Generally speaking, this version of Android KitKat by Motorola is very good, mostly because the phone is satisfyingly fast, fast and smooth when switching between apps, opening files and browsing the phone. It will have only 1 GB of RAM but it is very good in this regard. Perhaps this is mainly because it has Android KitKat 4.4.4, a version of Android optimized to work even on low-end phones, which is almost pure since Motorola does not modify it much compared to the original version offered by Google, and not overloading like it does for example Samsung. In addition to Google apps, it doesn’t come preloaded with useless apps or bloatware.
Calls and Messages
Efficient but incomplete. The dialer and the message management application are fast and practical, but are somewhat incomplete. In them I do not have the option to block incoming messages or calls, for example. They are very good for managing calls and SMS, but if you need advanced functions you must install a third-party application from Google Play.
The launcher is, in more digestible words, the home screens and the app drawer. Like the rest of the software, it is fast, but very basic. It lacks customization options. In this launcher you will not have the option to sort and hide the applications in the drawer. At most you have the option to change the wallpaper and add widgets. Since this second-generation Moto G is remarkably fast, I think you can afford to use a replacement launcher that is more customizable. Nova Launcher is a good alternative.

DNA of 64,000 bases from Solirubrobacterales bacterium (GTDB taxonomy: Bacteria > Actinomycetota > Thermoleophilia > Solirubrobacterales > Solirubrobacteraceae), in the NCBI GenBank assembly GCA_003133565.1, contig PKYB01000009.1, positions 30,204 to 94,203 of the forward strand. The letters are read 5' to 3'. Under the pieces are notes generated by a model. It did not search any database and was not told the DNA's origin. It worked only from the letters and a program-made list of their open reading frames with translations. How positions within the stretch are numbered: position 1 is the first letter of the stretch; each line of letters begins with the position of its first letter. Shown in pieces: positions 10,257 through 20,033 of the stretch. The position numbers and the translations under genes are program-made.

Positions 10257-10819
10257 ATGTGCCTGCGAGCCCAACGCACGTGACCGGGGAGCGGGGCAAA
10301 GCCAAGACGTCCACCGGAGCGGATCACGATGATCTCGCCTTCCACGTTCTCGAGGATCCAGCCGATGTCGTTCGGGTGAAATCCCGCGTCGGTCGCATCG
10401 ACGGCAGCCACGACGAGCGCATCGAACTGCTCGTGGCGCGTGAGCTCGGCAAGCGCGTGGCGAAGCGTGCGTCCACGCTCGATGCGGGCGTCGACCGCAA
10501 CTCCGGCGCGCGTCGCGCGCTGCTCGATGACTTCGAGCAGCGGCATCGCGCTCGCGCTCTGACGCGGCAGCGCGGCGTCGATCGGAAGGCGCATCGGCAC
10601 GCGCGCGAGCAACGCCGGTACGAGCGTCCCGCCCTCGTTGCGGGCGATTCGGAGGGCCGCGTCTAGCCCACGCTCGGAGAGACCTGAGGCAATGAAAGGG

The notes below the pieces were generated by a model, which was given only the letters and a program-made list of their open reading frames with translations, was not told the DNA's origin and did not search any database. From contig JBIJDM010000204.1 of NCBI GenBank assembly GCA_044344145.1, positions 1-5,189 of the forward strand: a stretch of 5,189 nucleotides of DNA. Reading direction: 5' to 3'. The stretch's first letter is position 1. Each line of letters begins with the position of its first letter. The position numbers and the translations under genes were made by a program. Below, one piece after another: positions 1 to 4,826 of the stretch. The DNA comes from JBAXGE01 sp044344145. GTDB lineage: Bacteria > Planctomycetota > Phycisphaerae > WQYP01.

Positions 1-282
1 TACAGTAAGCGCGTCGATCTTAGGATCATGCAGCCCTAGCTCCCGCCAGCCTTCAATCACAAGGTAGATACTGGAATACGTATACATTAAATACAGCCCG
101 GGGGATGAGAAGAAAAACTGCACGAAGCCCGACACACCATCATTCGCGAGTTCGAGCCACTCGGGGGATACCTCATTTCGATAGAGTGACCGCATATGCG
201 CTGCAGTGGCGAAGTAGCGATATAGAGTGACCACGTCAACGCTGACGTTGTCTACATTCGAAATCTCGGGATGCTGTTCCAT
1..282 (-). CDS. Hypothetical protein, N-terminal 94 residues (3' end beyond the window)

Quick, very fast! It is one of the things that stands out the most in the Moto G software. By default the camera is set to autofocus, but in the application options you can choose manual focus and exposure. After dragging the focus point to the desired position, you touch the screen again and capture is immediately performed. Burst photos or one after another? Just hold down on the focus point to take multiple shots. The camera has panorama mode, HDR setting, timer, among other settings.
With the Motorola Migration app that comes pre-installed I was able to easily transfer music, videos, images, messages and call logs from my previous Samsung Galaxy S3 mini to the Moto G. The Alert and Assist applications from Motorola that also come pre-installed (the only ones that Motorola imposes on the cell phone) are interesting tools that allow you to quickly send an alert to a pre-configured contact in case of an emergency (Alert), and put the phone in silent mode automatically, based on the event schedule made (Assist).